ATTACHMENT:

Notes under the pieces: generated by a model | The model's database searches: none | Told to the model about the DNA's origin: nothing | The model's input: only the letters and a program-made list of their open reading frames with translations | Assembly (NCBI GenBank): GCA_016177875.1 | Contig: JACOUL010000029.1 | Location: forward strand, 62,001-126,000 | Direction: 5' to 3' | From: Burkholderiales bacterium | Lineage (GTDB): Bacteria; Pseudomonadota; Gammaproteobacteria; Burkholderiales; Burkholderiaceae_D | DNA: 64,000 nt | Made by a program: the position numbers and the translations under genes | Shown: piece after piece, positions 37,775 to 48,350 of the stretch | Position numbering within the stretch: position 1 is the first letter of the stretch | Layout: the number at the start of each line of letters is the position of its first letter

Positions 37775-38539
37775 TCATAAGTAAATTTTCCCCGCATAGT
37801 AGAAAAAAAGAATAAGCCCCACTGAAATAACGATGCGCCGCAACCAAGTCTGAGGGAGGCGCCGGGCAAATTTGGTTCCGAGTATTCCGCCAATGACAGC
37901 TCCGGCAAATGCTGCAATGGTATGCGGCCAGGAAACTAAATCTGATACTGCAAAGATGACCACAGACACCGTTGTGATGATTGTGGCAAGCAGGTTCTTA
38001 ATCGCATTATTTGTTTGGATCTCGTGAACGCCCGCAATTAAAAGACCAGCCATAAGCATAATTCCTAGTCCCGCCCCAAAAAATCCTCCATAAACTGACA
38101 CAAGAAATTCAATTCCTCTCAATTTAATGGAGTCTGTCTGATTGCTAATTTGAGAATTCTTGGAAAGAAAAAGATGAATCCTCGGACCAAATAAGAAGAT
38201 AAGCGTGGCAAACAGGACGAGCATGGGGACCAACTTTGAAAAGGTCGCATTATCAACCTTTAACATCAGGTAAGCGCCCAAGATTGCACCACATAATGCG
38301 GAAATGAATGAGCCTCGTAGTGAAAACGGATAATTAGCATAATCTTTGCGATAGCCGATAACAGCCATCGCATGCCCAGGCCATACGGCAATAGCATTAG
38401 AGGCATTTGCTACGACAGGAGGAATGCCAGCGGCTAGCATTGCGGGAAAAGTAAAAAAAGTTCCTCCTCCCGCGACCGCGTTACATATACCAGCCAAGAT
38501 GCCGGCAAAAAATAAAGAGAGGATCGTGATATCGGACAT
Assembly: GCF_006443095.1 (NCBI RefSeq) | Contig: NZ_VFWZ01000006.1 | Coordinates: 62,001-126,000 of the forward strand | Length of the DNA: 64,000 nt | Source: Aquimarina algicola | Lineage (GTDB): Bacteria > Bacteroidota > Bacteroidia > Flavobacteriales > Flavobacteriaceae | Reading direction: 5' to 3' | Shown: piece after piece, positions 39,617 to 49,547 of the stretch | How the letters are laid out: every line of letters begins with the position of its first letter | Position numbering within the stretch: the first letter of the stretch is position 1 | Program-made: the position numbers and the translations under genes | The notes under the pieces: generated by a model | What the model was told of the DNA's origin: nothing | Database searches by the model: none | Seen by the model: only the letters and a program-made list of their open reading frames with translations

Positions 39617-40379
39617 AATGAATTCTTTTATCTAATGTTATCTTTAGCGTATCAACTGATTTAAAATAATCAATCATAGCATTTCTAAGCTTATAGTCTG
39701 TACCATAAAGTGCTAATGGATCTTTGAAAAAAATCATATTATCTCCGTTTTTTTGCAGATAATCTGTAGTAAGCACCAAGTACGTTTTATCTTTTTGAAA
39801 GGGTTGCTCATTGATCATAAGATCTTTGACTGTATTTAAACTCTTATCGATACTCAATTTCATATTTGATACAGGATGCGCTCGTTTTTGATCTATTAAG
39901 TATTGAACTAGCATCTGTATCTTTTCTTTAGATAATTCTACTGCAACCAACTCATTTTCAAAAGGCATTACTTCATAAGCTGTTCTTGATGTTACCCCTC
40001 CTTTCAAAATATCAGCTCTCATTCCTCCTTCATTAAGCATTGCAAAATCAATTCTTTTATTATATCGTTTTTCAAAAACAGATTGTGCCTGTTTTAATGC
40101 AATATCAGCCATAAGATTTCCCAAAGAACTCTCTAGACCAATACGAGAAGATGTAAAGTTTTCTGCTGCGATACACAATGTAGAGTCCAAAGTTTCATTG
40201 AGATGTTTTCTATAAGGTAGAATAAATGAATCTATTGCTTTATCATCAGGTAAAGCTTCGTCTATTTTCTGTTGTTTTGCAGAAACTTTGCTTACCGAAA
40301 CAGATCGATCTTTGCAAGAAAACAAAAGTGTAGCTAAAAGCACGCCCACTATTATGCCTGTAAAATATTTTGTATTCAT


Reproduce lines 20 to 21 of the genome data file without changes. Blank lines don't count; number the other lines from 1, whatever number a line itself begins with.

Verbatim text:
40201 AGATGTTTTCTATAAGGTAGAATAAATGAATCTATTGCTTTATCATCAGGTAAAGCTTCGTCTATTTTCTGTTGTTTTGCAGAAACTTTGCTTACCGAAA
40301 CAGATCGATCTTTGCAAGAAAACAAAAGTGTAGCTAAAAGCACGCCCACTATTATGCCTGTAAAATATTTTGTATTCAT